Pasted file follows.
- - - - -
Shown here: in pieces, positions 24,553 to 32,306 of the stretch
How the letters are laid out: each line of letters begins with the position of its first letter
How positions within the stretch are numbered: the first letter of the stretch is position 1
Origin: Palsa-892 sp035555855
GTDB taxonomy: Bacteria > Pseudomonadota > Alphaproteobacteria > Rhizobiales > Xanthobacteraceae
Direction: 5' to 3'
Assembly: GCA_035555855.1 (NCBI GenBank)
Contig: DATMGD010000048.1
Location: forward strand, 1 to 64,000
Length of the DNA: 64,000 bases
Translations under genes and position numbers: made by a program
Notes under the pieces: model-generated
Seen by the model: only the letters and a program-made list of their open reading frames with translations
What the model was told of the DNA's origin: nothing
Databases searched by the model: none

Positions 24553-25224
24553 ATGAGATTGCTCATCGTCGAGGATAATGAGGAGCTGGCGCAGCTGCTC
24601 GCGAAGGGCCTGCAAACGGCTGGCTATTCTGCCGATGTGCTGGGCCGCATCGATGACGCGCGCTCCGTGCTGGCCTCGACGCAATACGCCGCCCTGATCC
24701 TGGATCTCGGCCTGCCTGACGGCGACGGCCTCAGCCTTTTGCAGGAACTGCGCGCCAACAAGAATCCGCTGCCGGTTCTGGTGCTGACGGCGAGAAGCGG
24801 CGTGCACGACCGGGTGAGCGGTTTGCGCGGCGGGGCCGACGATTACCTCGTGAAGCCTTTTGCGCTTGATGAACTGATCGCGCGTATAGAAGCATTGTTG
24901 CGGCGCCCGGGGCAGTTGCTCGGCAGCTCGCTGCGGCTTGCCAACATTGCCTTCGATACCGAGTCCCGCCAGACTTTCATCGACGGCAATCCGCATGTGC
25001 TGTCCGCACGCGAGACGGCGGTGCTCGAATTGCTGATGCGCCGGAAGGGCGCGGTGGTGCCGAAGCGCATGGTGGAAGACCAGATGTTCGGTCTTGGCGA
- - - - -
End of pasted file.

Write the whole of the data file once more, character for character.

Shown here: in pieces, positions 24,553 to 32,306 of the stretch
How the letters are laid out: each line of letters begins with the position of its first letter
How positions within the stretch are numbered: the first letter of the stretch is position 1
Origin: Palsa-892 sp035555855
GTDB taxonomy: Bacteria > Pseudomonadota > Alphaproteobacteria > Rhizobiales > Xanthobacteraceae
Direction: 5' to 3'
Assembly: GCA_035555855.1 (NCBI GenBank)
Contig: DATMGD010000048.1
Location: forward strand, 1 to 64,000
Length of the DNA: 64,000 bases
Translations under genes and position numbers: made by a program
Notes under the pieces: model-generated
Seen by the model: only the letters and a program-made list of their open reading frames with translations
What the model was told of the DNA's origin: nothing
Databases searched by the model: none

Positions 24553-25224
24553 ATGAGATTGCTCATCGTCGAGGATAATGAGGAGCTGGCGCAGCTGCTC
24601 GCGAAGGGCCTGCAAACGGCTGGCTATTCTGCCGATGTGCTGGGCCGCATCGATGACGCGCGCTCCGTGCTGGCCTCGACGCAATACGCCGCCCTGATCC
24701 TGGATCTCGGCCTGCCTGACGGCGACGGCCTCAGCCTTTTGCAGGAACTGCGCGCCAACAAGAATCCGCTGCCGGTTCTGGTGCTGACGGCGAGAAGCGG
24801 CGTGCACGACCGGGTGAGCGGTTTGCGCGGCGGGGCCGACGATTACCTCGTGAAGCCTTTTGCGCTTGATGAACTGATCGCGCGTATAGAAGCATTGTTG
24901 CGGCGCCCGGGGCAGTTGCTCGGCAGCTCGCTGCGGCTTGCCAACATTGCCTTCGATACCGAGTCCCGCCAGACTTTCATCGACGGCAATCCGCATGTGC
25001 TGTCCGCACGCGAGACGGCGGTGCTCGAATTGCTGATGCGCCGGAAGGGCGCGGTGGTGCCGAAGCGCATGGTGGAAGACCAGATGTTCGGTCTTGGCGA